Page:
Treat your trees infected with anthracnose by pruning and destroying any dead twigs or branches during dormancy. In addition, new leaves and branches can be treated with the appropriate fungicide to protect new growth.
- Oak Leaf Blister
Most oak species are vulnerable to oak leaf blister, a fungal leaf disease caused by the fungus Taphrina caerulescens. During spring seasons, spores germinate and infect the leaves. Fungi secretions lead to an overgrowth of leaf tissue and result in blister-like patches on the leaves. Check your oak tree by examining the leaves. Look for light green spots that raise up like a blister.
Oak trees are typically susceptible to oak leaf blister, and most infections are minor and relatively harmless. If you notice small patches on your tree, this will typically require no action. However, a severe infection can lead to premature leaf loss and midsummer defoliation. If your tree has a severe infection, apply a fungicide in the spring at the time of bud-swelling. Chlorothalonil is registered for use in controlling oak leaf blister but must be applied before bud break, otherwise, it will be ineffective.
- Powdery Mildew
If you notice a white, powdery growth on the surface of the leaves, your tree may be suffering from powdery mildew. Caused by several fungi, the foliage of your tree will begin to dry out and prematurely fall. The leaves may also appear to be malformed. Though most cases will not require any treatment, more severe cases can be controlled by Myclobutanil or thiophanate-methyl sprays.
Scale insects are common pests that feed on oak trees, sucking the sap of the trees and excreting a waste substance called honeydew. A mold fungus grows on the honeydew, which coats the leaves and stems of the oak tree, creating dark splotches. If the infestation isn’t treated, your oak tree will experience stunted growth resulting in yellow leaves, small flowers, and early leaf drop.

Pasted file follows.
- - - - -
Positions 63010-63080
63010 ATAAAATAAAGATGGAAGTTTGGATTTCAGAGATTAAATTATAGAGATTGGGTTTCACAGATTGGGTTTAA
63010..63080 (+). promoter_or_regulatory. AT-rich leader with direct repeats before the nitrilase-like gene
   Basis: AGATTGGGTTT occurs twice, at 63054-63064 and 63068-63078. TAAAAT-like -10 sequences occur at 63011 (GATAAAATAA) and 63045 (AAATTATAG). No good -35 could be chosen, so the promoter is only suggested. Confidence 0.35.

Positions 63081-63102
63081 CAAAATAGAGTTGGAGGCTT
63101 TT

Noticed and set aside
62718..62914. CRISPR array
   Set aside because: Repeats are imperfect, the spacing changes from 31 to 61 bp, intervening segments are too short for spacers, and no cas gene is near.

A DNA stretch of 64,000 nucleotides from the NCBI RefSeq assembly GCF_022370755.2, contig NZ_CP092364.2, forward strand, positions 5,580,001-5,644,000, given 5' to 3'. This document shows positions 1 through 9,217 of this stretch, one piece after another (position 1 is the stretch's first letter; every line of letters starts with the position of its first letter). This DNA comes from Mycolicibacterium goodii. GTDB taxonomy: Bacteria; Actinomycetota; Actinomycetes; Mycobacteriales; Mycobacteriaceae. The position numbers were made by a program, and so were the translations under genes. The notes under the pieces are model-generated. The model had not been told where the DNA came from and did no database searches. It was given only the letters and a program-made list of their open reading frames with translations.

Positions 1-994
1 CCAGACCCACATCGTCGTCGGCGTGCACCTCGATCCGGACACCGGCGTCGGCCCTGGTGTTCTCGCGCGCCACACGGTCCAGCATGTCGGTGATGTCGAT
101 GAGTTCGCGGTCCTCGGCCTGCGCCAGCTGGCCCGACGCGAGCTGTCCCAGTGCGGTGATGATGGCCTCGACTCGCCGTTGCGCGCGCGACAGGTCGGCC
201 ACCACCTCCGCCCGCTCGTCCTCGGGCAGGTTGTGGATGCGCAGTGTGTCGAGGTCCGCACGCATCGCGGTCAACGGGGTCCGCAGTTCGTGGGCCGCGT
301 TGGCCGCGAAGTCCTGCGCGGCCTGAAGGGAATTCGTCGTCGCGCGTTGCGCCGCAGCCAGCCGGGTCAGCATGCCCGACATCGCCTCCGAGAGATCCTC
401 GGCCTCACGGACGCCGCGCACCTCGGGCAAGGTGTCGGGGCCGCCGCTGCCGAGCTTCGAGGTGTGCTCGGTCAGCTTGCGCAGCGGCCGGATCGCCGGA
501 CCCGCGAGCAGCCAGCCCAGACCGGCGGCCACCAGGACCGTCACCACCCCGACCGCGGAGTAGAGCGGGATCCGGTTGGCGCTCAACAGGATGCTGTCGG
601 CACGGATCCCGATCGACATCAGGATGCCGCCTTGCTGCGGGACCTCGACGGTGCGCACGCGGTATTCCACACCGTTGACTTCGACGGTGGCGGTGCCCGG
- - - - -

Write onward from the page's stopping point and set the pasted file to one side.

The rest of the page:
Insecticides are most effective at the crawler stage. Once scales reach adulthood, insecticides do little to control infestation and natural remedies are best. This includes parasitic wasps and ladybird beetles.
As a general rule, reducing stress on a tree will aid in prevention and treatment. Some easy steps to reduce stress on a tree are to water trees during drought, mulch around the base of the tree, fertilize trees with slow-release tree and shrub fertilizer during the spring, and avoid injuring trees with lawn equipment.
However, if a tree is infected, removal may be necessary. This may be limited to branches or portions of the root system that are infected or may necessitate removal of the entire tree. If you have a sick oak tree that needs removal, contact a certified arborist. Tree removal is dangerous and can compromise the safety of surrounding trees, property, or you and anyone else nearby.
Mr. Tree is a professional tree service located in the Portland area. Our certified arborists have the knowledge and experience to take care of all your tree service needs. Contact our friendly team of experts today and help preserve the beauty of your trees for many generations to come.